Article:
Lost In Translation/Karate Champ

From ExoticA
Out Run (Arcade version)
Out Run (Sinclair ZX Spectrum version)

This page is a stub for arcade games that are part of the Lost In Translation series using information based on MAME (version 0.113u2).
For an example of preferred content and layout please refer to Out Run or The Ninja Warriors.

Karate Champ
Karate Champ marquee.
No screen shot.
Karate Champ control panel.
Manufacturer Data East USA
Released 1984
(2x) 4-way Joystick
Main CPU (3x) Z80 (@ 3.000 MHz)
Z80 (@ 3.000 MHz)
Sound CPU Mono
(2x) AY-3-8910A (@ 1.500 MHz)
Raster (Vertical)
256 x 224 pixels
60.00 Hz
256 Palette colours
Screens 1
ROM Info 30 ROMs
221,952 bytes (216.75 KiB)
MAME ID kchamp · karatedo · karatevs · kchampvs

About The Game

Karate Champ is a seminal 1-on-1 fighting game set over the course of a karate tournament and utilised a somewhat awkward dual joystick control system, with simulataneous joystick manipulation required to execute even the simplest of kicks.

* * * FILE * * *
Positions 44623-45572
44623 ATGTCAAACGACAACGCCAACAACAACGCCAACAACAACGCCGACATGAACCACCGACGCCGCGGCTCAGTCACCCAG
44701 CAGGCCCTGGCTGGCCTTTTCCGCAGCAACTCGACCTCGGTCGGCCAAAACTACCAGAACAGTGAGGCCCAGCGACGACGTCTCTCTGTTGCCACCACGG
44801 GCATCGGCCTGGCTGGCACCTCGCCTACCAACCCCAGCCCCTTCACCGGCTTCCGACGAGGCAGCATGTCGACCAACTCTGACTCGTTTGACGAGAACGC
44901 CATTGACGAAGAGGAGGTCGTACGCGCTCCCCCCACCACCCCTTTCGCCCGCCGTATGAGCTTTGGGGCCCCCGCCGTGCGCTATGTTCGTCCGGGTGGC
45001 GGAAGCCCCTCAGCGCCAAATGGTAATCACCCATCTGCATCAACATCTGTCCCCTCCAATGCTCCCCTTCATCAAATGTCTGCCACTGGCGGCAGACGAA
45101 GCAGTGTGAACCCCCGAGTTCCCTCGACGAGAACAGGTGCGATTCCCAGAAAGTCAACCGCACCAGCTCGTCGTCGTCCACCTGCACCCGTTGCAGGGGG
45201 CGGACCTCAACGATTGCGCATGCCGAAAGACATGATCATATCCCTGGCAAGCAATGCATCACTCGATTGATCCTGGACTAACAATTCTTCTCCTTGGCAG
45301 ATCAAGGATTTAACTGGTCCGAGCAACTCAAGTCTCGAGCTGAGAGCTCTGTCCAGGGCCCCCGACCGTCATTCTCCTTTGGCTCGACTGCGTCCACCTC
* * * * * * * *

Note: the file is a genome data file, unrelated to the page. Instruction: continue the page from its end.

Released in September 1984.

This is arguably where an entire genre began; the 1-on-1 fighting game. The list of titles Karate Champ would go on to inspire is near-endless - needless to say, without this game, "Street Fighter", and countless others like it, might never have happened. The only description that can truly do this game justice is seminal.

George Weller holds the official record for this game with 239,900 points on March 2, 2002.

A Karate Champ machine was shown at the 2003 classic arcade games show 'California Extreme' in San Jose, California.

The versus version (See 'Update' section for more info) of the game can be seen in the film "Bloodsport" (1988).

This game is known in Japan as "Karate Dou", the Vs version is known in Japan as "Taisen Karate Dou - Seishun Bishoujo Hen".


The US 'Versus' (2-player) version shipped one month later in October 1984. The Versus version, however, differs slightly from its single-player sibling. There is a greater variation in backgrounds, for example, with a variety of outdoor locations as opposed to the standard Martial Art dojos of the earlier version. The sound effects also seem to be a little 'sharper', with the speech, in particular, much improved.

Cabinet and Artwork


Nintendo Famicom (1986)
Nintendo Famicom Disk (1986)
Tandy Color Computer (1985, "Karate")
Commodore C64 (1985)
Commodore Amiga (1987) (?)

The contents of this page are licensed under the Creative Commons Attribution 3.0 Unported License.
The sources used include MAME (version 0.113u2) and history.dat (revision 1.28 - 2008-10-18).
Please see http://www.arcade-history.com for credits.